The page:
• Sam February 15, 2018 at 12:04 PM #

      I’d hope that a series would get as many movies as there are books in the series at a minimum. More is usually better. Happy reading!

      Liked by 1 person

      • LFBooks February 15, 2018 at 12:05 PM #

        True but when a series is like 6+ books. That a big risk for a producer to take.


      • Sam February 15, 2018 at 1:23 PM #

        Very true. We’ve seen a number of series not finished. I’m still waiting for the last Divergent movie!

        Liked by 1 person

  3. BB&Y February 16, 2018 at 9:34 AM #

    I love seeing books turned into a movie or tv series. I just wish more was done to point out that the film or show was inspired or based from a book. I know some people hate hearing “The book was better ” but the point is the inspiration was because someone read a book!


    • Sam February 16, 2018 at 10:15 AM #

      I see some that say ‘based on’ a book and others that say ‘inspired by.’ I agree that an inspiration might be way different. I feel the book is almost always better because the details are richer and there’s so much that has to be cut for a screen that adds depth. It’s the depth of character that I think makes the books better. Happy reading!


  4. Becky February 16, 2018 at 11:34 AM #

    Honestly, for me it depends on the book they are adapting. I think book series lend themselves better to TV just because there is more content to unpack, and standalones are better on film. There are always exceptions though. Also, I think a good adaptation for me takes advantage of the film/tv medium.


    • Sam February 16, 2018 at 1:13 PM #

      Great points! I have enjoyed a few multi-installment movies adapted from series but I understand that can be a big financial commitment for a studio. Happy reading!

      Liked by 1 person

  5. siderealday February 16, 2018 at 12:17 PM #

    I think it really does depend on how long the book (series) is. Some books could probably be turned into like a mini TV show, 3-5 episodes, while others could more reasonably be longer shows (GoT) and still others might be manageable as movies.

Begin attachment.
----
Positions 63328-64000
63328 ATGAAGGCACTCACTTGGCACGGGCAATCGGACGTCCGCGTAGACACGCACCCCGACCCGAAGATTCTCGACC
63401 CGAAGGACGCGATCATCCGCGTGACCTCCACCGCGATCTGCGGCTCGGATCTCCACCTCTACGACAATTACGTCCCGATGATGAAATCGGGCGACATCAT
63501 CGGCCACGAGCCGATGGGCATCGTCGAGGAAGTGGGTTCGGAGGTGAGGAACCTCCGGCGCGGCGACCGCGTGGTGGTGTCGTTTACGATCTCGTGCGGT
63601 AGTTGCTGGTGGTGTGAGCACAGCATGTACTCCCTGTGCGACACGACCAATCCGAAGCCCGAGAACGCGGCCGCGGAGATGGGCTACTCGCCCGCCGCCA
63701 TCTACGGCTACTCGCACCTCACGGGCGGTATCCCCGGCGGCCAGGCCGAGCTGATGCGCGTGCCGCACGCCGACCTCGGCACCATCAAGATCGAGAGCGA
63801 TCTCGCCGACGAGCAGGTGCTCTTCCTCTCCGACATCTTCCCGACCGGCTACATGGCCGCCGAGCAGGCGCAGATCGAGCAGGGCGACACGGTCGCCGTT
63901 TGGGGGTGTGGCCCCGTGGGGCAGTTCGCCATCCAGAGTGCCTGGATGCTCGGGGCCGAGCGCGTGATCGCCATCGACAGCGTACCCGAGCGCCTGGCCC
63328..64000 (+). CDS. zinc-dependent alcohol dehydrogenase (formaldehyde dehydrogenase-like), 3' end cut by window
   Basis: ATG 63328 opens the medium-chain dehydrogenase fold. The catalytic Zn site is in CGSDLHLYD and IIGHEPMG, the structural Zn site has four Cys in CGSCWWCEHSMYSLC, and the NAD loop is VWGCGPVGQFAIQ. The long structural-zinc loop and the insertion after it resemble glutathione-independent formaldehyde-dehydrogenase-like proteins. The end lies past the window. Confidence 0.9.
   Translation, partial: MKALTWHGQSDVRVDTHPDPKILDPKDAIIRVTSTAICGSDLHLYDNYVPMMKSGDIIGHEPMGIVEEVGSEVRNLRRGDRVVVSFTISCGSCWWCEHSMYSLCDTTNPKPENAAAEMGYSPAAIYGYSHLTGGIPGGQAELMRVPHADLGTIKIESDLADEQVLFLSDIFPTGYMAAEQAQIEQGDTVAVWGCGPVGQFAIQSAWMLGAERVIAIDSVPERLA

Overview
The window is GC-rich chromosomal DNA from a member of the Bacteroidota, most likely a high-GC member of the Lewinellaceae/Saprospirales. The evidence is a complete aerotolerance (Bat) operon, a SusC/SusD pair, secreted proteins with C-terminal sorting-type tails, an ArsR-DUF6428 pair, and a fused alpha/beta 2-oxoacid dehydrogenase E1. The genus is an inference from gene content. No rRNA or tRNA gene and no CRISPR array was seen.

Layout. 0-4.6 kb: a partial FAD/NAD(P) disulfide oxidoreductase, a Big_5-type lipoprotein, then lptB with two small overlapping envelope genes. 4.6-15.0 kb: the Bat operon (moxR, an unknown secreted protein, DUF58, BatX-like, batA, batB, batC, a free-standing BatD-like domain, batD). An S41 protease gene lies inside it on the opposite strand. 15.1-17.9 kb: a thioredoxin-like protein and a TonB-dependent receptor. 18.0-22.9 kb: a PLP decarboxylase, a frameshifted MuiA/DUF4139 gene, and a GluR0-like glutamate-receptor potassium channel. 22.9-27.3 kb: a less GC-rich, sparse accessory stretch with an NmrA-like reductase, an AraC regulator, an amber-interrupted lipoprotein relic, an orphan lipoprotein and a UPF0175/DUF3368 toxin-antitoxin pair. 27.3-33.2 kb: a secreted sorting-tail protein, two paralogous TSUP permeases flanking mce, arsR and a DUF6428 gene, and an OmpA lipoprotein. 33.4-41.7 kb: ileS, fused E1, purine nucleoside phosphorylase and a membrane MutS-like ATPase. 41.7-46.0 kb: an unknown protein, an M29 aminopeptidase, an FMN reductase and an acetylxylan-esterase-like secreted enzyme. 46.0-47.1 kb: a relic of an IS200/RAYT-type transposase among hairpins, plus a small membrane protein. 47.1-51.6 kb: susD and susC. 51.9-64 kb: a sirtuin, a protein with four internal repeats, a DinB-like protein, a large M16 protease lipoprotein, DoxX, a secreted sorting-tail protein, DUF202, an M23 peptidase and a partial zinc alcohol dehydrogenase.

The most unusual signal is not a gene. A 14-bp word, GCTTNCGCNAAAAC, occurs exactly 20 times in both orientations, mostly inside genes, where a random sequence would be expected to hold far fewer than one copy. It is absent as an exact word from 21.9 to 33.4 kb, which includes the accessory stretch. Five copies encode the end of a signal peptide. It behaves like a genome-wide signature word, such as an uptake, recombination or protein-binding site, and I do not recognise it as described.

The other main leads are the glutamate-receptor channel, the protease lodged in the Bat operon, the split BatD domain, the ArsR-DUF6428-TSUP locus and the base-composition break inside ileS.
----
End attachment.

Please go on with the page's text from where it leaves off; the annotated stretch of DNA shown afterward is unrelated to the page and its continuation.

• Sam February 16, 2018 at 1:14 PM #

      Very true. Intend to be weary of single books adapted to a full TV series. That’s when I feel too much content is added. Happy reading!


  6. Ryan February 17, 2018 at 7:32 AM #

    I’m reminded of something I read in the book Eisner/Miller, which transcribes an interview conducted with two legends of the comic book medium Will Eisner and Frank Miller. One of them brought up how a lot of modern comic book creators seemed to see getting their work adapted into a movie or a show as completely “making it,” rather than appreciating the publication of their work as success on its own.

    I wonder sometimes if this trend of books and the like getting adapted for the screen will skew the way writers craft their work–ultimately finding themselves disappointed if success doesn’t lead to a film/TV deal.


    • Sam February 17, 2018 at 11:10 AM #

      I really hope not. I think there are some wonderful books that wouldn’t make good movies. Some literary fiction is so good because the prose is amazing and getting inside the character’s head is so rewarding. That doesn’t always come across well on the screen. Maybe for action films, that might (unfortunately) end up being the case, but I hope it doesn’t hold true for all writers. Interesting point. Happy reading!

      Liked by 1 person